- As the flowers bloom and the foliage returns to trees, there’s one additional sign that spring is upon us. And that’s authors engaging in spousal litigation! First, it was Terry McMillan. And now Walter Mosley is being sued by his ex-wife. None of this, of course, has any bearing on Mosley’s achievements as an author. This item is shamelessly gossipy and is only being included here because I’m hoping to draw some specious correlation between seasonal change and divorce. Perhaps existential possibilities become clearer, once the snow has let up and the time has come to boogie again in the outdoors, sans parka.
- And speaking of seasonal change, Harper’s has been redesigned! (via Rarely Likable)
- Circle of Quiet: “There are days when I wake up and there is a dismal curtain pulled across my soul.” I’ve had days like this too. In such instances, I trick my soul by snapping the shower curtain from its rings, shrouding the plastic raiment over my naked corpus and howling like a housebroken hound at the rising sun. This generally puts me in a more pleasant mood, although I’m pretty sure this doesn’t work for everyone. And thankfully my neighbors haven’t yet complained.
- Patrick Kurp takes issue with Walt Whitman.
- Tricia Sullivan, whose Maul I greatly appreciated and whose books are hard to come by here in the States, has a new book called Sound Mind. Patrick Ness reviewed it not too long ago in The Guardian. Alas, Ms. Sullivan herself has suffered a serious setback. And I include this item to inform Ms. Sullivan that she has at least one devoted reader here in America and that I am very sorry to learn of recent events.
- It appears that Ian McEwan has been faced with a £2,000 fine. His digression? Grabbing some pebbles from a beach while researching On Chesil Beach. I’m relieved to learn that the Dorset authorities, apparently inspired by Singapore police tactics against Michael Fay, are going after the real criminals in our world: distinguished British authors who only wish to write accurately about Dorset. But why stop there? Imprison the jaywalkers for years! Flagellate the litterers! We must beat the heads of all dissenters, major or minor, until they understand that conformity is every citizen’s first duty.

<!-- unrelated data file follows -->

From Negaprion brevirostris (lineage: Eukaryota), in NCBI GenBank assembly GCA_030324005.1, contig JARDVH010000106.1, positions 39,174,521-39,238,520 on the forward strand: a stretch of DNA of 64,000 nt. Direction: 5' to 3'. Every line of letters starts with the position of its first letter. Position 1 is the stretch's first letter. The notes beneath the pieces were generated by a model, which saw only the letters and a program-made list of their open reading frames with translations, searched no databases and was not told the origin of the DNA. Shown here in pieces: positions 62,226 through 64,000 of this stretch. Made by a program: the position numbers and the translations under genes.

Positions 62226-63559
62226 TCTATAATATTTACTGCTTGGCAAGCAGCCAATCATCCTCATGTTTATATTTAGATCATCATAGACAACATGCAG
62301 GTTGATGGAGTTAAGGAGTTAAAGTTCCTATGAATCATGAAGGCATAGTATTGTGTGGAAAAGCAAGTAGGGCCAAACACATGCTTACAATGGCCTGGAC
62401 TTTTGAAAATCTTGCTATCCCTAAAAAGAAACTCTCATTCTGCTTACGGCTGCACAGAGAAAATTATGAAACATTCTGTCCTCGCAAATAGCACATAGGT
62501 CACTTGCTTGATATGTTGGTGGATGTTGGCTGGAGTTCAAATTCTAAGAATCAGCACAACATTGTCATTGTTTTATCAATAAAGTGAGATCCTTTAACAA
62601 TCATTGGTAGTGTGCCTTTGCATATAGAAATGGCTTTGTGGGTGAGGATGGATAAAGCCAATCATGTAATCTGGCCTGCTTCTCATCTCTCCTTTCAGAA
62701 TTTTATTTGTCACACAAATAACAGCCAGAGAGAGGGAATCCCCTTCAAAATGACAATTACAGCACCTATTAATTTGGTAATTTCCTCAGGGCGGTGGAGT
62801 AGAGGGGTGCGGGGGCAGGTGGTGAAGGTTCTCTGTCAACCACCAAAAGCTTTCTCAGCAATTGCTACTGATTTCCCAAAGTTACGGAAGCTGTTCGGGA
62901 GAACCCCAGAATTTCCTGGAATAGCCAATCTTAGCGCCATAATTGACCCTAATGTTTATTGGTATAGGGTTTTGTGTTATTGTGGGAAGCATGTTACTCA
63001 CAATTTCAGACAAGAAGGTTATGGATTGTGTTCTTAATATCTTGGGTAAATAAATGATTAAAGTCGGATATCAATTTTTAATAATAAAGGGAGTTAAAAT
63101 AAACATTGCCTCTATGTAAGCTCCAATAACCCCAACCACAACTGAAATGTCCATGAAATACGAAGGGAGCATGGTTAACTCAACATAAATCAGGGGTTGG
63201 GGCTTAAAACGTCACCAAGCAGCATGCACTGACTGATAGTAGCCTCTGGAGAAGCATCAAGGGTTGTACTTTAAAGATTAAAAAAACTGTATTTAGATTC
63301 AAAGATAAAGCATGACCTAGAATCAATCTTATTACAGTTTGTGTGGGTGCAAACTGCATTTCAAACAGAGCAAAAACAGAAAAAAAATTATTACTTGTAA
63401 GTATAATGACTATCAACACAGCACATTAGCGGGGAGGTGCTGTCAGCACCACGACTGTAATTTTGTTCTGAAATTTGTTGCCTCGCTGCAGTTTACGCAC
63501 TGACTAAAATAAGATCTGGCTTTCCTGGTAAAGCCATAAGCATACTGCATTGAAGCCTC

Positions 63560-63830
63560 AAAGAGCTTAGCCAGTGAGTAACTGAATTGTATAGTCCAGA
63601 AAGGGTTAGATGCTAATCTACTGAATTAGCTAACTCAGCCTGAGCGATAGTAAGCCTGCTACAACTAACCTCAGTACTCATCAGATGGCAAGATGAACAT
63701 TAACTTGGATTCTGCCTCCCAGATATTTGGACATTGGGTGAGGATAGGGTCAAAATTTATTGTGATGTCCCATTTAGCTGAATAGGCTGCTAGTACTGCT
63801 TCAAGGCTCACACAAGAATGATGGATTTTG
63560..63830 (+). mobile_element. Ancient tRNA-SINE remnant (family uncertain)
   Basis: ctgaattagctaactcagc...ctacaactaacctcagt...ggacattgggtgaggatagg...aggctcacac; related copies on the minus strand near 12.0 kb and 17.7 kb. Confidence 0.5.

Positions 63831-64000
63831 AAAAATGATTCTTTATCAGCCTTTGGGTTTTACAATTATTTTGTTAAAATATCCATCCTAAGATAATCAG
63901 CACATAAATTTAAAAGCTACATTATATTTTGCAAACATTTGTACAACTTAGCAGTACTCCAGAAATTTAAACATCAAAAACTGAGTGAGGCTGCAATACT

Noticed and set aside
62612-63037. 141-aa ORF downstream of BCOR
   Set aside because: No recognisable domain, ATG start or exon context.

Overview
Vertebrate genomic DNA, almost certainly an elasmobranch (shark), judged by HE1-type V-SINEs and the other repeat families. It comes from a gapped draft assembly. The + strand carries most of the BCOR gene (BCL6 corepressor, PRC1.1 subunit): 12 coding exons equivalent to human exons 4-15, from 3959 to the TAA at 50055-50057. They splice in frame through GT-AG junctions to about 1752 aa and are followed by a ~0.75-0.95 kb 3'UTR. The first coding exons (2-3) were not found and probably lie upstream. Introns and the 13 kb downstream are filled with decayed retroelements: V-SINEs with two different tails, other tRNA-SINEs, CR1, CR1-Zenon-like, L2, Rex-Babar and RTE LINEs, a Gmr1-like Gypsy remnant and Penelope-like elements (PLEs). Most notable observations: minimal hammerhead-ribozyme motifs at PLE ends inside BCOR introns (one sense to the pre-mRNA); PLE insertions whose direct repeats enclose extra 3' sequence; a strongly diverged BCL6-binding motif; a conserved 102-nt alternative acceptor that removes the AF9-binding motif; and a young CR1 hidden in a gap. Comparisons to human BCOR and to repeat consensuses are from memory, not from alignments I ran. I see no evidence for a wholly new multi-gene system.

- Will Davis reveals why he must plug his book, but fails to reveal his title in his article. No wonder he’s having difficulty. (via Booksquare)
- Kevin Holtsberry offers his thoughts on Alexander McCall Smith.
- The Bush press team’s recent assault upon
MaureenMatthew Dowd is disingenuous. Dowd has a son heading into Iraq and the Bush team says that this is unduly influencing his judgment.
- I agree with Richard. As far as McCarthy is concerned, Mr. Asher’s taste does not resemble mine.
- Anne Fernald ponders how to write a negative review.
- Vulcan & Vishnu. (via Derik)
- Occasional Superheroine braves the exotic territory of Buffy fan fiction.
- I jumped into Rick Klaw’s ongoing tale of anthology editing at Part III, but the whole series is worth a look.
- Harry Potter and Leopard Walk Up to Dragon. Wow. (via The Man Registered Under Current Patronymic Law as Ed #4,361)
- A collection of cyborg birth scenes. (via Quiddity)
- Will organic coffee be a thing of the past?
- Alan Moore on pornography (via Warren Ellis)
- Newly appointed* papa Rory Ewins has launched a new podcast.
- Gingrich’s “ghetto” talk.
- Personally, I like my trains fast and in French. (via MeFi)
- It’s good to see that Charlie Brooker continues to show restraint in his writing.
- Rockslinga: “That the NYT assigned Leon Wieseltier to review Sari Nusseibeh’s new autobiography is somewhat akin to it assigning a meat lover to review a vegetarian cookbook.”
- Yo, Meghan, apples and oranges, apples and oranges. Please try again. Orthofer has more.
- A hearty welcome to the litblogosphere, Dallas Morning News. (via Critical Mass)
- Amy asks if there are any books or authors you can’t stand. I’m a pretty open-minded guy. I’ll read just about anything and I try to give everybody the benefit of the doubt. But I would rather tie my thumbs together with barbed wire than read anything by Chuck Klosterman or Steve Almond.
* — I understand that parents, particularly Australian parents, are appointed in Scotland.
Matthew Dowd, actually.
Wait. Was that a joke? It’s no longer April 1.
One correction — it’s Matthew Dowd, a longtime Bush aide, not Maureen Dowd, who has the kid going to Iraq.